Diabetes medicine smarts
Published: Tuesday, July 9, 2013 at 6:01 a.m.
Last Modified: Monday, July 8, 2013 at 1:16 p.m.
Q: I've just been diagnosed with type 2 diabetes, and I'm confused about the treatment options. Can you explain?
— Marianne S., Brownsville, Texas
A: We're sorry you were diagnosed, but glad you're aware of it, since it's estimated that more than 7 million Americans with type 2 don't know they have the condition, and therefore don't have the chance that you now have to avoid complications.
First, it's important to follow your doctor's advice. Oral diabetes medications are generally prescribed — about 58 percent of folks with type 2 use them — and metformin is usually the first choice. You may add insulin for better glucose control or, if your weight is heading up instead of down, your doctor may talk to you about adding one of the drugs that increase insulin secretion, such as exenatide (Byetta) or sitagliptin (Januvia). However, recent information indicates that these two may increase your risk for pancreatitis and pancreatic cancer. The Food and Drug Administration is investigating, so talk to your doctor about their risks and benefits.
But our goal is to help you be part of the 16 percent of folks with type 2 who don't take medication or even to see you get rid of your diagnosis altogether, by showing you how to control glucose levels through diet, exercise and stress management. Try these steps:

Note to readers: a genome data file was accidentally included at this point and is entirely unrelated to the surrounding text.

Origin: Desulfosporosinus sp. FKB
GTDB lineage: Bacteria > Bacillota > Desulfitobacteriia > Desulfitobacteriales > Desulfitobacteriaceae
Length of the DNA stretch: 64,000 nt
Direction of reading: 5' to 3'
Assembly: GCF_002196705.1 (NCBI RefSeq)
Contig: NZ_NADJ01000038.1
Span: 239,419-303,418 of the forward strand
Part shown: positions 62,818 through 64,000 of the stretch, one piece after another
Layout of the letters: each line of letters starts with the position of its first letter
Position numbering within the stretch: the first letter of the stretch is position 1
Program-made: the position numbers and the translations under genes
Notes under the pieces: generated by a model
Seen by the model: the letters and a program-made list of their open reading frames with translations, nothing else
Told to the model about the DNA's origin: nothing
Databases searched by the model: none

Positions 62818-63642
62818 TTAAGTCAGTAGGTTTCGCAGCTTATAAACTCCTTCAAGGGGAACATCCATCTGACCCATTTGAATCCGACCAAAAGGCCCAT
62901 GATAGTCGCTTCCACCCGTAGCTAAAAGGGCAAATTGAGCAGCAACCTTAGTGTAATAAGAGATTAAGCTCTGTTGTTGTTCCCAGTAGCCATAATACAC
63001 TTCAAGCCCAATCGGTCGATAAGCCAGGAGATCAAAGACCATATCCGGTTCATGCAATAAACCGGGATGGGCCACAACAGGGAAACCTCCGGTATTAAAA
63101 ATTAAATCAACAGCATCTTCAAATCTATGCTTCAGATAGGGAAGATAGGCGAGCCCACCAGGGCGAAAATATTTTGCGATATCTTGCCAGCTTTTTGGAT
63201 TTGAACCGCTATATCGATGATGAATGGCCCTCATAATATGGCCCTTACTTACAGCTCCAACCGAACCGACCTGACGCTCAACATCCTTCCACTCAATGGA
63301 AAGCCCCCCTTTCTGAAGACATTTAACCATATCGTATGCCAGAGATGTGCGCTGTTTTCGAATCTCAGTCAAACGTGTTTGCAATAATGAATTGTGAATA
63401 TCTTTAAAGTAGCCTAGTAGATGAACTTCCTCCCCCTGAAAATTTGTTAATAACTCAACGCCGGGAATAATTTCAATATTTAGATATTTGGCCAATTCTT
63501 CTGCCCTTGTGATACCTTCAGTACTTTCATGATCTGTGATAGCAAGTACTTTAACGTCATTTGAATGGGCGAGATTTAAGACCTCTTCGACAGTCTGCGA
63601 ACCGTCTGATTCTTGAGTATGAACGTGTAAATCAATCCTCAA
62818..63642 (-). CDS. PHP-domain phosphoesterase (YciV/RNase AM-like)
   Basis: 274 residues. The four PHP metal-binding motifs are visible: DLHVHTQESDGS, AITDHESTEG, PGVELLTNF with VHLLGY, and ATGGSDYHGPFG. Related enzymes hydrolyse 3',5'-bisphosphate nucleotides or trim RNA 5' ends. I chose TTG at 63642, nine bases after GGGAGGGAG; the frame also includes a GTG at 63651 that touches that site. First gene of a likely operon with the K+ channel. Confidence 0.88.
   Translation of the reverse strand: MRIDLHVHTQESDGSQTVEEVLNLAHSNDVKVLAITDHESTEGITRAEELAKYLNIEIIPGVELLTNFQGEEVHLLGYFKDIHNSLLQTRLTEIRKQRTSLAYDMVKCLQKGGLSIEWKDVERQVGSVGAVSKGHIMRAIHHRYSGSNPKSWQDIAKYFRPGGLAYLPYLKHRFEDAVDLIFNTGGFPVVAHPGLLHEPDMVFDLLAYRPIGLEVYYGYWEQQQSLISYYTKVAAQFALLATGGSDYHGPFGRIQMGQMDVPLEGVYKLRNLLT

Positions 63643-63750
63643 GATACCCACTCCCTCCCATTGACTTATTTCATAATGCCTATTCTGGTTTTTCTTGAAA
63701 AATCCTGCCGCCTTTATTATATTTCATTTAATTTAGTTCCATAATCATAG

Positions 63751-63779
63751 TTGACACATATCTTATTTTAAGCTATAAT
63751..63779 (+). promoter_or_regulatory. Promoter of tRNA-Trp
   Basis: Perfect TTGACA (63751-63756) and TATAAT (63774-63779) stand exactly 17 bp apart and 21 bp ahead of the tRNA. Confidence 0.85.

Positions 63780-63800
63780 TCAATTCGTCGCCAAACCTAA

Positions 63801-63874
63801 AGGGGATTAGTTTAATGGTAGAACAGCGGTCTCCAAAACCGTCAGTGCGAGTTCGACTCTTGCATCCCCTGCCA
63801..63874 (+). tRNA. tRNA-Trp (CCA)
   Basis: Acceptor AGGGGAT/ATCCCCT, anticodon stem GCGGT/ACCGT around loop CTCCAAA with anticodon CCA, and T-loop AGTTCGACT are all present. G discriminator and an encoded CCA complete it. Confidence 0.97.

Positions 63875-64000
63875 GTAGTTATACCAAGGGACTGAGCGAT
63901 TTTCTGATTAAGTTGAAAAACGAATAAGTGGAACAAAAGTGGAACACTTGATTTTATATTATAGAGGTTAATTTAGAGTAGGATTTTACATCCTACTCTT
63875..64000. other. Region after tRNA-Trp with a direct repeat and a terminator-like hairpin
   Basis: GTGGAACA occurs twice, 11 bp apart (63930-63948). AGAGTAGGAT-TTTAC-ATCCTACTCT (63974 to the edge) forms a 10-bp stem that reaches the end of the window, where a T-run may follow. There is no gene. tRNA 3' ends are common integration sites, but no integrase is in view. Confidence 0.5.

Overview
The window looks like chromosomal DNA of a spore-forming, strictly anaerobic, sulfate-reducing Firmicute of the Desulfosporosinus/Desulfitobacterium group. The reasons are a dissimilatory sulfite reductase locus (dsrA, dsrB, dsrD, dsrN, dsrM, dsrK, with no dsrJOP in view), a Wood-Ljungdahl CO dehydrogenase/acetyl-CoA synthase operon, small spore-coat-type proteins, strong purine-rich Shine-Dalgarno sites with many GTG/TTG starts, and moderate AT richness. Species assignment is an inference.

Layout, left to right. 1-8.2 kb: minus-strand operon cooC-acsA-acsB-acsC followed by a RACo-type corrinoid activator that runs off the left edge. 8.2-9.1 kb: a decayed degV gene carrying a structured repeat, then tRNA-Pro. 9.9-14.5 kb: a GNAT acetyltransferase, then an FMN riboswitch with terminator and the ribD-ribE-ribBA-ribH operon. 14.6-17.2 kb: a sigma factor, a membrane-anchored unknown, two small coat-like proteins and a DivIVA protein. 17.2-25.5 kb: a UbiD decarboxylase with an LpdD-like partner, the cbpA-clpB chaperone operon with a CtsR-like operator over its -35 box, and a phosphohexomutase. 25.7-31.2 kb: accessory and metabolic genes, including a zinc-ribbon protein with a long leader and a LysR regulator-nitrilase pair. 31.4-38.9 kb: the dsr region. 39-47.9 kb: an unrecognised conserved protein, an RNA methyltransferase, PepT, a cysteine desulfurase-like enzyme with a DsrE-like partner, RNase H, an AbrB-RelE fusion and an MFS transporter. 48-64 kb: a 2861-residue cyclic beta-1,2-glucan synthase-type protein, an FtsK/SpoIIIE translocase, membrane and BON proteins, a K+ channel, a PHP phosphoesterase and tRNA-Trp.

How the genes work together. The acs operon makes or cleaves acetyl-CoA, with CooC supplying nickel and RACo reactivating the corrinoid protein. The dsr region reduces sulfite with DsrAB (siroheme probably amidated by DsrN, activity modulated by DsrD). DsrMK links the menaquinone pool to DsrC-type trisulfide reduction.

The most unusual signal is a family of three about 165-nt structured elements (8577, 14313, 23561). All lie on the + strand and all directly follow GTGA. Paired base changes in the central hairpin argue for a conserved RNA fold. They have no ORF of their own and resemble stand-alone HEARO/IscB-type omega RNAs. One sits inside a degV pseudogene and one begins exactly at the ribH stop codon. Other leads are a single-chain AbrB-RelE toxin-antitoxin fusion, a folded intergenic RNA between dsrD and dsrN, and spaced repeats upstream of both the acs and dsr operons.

Step One: Get steppin'. After every meal (three times a day), go for a 15-minute stroll around the block or the parking lot at work. That's a way to keep blood sugar from spiking in the hour after you eat. It's also protective for anyone who's pre-diabetic.
Step Two: Step it up. You're heading for a walking routine that totals 10,000 steps a day. For info on how to build up to that, go to Sharecare.com.
Step Three: Cool it. Meditation for 12 minutes a day can reduce stress and help you stay with your new healthy routine. Again, see Sharecare.com for instructions.
Step Four: Get cookin'. Your mantra: Avoid the Five Food Felons (added sugars and sugar syrups, any grain that isn't 100 percent whole, and saturated and trans fats) as if they were poison. They are for you!
Email your health and wellness questions to Dr. Oz and Dr. Roizen at firstname.lastname@example.org.